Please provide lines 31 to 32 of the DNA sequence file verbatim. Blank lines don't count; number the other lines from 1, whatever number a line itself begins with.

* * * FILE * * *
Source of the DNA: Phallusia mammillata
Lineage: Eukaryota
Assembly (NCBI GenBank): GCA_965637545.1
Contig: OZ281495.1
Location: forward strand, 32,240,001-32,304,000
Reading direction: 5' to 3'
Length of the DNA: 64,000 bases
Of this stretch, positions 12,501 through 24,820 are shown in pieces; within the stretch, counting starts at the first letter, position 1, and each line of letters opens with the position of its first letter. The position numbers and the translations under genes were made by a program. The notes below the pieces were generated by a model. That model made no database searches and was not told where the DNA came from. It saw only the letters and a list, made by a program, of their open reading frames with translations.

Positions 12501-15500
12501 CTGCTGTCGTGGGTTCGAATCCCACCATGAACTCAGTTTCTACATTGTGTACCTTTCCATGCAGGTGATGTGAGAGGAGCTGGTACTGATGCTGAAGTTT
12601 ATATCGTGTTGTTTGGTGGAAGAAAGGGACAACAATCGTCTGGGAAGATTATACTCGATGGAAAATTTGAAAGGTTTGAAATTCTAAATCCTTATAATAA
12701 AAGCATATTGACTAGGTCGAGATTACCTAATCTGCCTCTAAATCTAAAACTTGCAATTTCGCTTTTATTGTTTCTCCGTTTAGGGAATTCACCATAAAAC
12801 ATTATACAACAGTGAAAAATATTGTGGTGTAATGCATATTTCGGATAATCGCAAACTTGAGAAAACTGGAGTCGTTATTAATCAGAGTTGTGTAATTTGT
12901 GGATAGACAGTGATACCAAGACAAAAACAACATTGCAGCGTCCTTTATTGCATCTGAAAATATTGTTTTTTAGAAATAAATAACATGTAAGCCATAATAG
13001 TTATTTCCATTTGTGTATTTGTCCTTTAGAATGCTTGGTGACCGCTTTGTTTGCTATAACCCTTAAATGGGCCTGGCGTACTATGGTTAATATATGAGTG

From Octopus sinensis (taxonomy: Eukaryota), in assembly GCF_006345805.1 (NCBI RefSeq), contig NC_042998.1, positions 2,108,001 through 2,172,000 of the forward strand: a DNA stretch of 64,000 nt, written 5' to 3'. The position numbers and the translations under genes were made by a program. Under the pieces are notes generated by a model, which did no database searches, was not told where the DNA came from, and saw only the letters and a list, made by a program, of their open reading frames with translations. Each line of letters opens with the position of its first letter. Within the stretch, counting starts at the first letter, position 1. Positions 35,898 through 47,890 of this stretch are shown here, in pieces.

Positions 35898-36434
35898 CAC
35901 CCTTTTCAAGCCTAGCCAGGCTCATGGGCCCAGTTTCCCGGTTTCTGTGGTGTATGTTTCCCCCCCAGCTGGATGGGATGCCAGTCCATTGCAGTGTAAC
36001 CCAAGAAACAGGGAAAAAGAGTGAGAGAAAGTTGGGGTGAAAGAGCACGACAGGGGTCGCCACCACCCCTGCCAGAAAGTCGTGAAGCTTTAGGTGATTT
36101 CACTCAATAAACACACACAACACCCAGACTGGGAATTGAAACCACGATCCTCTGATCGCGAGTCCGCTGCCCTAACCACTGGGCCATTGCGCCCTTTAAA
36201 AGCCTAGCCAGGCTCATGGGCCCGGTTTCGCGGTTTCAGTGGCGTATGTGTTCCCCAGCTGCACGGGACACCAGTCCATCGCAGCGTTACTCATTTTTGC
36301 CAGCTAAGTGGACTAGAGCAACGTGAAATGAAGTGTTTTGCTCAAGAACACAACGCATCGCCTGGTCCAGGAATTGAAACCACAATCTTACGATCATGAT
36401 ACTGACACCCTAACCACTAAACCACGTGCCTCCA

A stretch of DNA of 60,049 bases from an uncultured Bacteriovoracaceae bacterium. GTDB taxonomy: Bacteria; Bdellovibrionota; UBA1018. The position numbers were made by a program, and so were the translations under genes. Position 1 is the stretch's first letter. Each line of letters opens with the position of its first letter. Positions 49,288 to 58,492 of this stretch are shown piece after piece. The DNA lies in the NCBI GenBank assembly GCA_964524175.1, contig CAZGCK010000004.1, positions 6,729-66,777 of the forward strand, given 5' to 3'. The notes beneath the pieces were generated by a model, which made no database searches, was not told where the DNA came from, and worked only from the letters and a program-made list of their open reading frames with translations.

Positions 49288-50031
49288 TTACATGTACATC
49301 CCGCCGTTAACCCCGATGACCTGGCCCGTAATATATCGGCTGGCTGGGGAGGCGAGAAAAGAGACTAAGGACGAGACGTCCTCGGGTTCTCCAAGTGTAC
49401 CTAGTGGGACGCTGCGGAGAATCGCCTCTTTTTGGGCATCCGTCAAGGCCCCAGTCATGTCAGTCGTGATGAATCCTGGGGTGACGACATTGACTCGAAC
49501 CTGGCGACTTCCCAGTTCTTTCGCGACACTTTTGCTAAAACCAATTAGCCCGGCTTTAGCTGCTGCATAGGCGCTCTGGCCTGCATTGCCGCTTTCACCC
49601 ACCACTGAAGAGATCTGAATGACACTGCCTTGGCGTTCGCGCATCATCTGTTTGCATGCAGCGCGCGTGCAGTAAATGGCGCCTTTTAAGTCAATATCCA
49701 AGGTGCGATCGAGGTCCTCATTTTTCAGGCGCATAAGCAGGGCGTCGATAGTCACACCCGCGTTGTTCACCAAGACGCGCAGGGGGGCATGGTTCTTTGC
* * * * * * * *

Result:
49601 ACCACTGAAGAGATCTGAATGACACTGCCTTGGCGTTCGCGCATCATCTGTTTGCATGCAGCGCGCGTGCAGTAAATGGCGCCTTTTAAGTCAATATCCA
49701 AGGTGCGATCGAGGTCCTCATTTTTCAGGCGCATAAGCAGGGCGTCGATAGTCACACCCGCGTTGTTCACCAAGACGCGCAGGGGGGCATGGTTCTTTGC